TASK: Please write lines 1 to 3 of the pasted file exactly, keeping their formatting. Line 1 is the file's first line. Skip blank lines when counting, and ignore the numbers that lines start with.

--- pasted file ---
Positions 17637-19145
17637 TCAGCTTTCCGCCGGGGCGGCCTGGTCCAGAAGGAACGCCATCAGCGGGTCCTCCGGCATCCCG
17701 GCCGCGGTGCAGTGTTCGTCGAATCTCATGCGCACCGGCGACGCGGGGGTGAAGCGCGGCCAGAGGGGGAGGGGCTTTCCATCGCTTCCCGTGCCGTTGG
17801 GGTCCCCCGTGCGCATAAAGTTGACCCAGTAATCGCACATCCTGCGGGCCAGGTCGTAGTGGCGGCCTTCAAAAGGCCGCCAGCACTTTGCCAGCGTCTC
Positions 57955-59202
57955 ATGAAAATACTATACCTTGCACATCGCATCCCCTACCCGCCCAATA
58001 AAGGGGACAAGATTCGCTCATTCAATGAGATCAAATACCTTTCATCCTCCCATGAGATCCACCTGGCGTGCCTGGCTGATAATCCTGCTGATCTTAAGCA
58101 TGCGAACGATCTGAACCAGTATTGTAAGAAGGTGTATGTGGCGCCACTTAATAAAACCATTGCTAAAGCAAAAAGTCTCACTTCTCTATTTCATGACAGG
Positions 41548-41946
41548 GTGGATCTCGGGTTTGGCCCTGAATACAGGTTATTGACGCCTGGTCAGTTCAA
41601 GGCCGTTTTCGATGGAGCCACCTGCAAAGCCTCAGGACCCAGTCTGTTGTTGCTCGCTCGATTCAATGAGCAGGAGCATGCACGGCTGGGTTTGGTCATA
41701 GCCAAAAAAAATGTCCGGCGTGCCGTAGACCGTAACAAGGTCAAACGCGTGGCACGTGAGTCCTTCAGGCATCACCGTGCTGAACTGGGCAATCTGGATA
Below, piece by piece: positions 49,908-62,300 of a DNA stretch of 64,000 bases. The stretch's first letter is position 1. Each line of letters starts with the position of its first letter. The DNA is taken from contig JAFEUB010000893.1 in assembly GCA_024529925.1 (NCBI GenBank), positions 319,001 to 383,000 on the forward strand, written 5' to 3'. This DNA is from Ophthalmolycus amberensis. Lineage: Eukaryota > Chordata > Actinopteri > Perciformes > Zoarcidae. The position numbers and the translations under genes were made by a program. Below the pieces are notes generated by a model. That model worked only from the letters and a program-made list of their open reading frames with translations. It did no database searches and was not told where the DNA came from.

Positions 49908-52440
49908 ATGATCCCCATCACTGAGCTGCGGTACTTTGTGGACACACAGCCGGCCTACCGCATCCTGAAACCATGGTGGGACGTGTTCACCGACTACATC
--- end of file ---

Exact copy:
Positions 17637-19145
17637 TCAGCTTTCCGCCGGGGCGGCCTGGTCCAGAAGGAACGCCATCAGCGGGTCCTCCGGCATCCCG
17701 GCCGCGGTGCAGTGTTCGTCGAATCTCATGCGCACCGGCGACGCGGGGGTGAAGCGCGGCCAGAGGGGGAGGGGCTTTCCATCGCTTCCCGTGCCGTTGG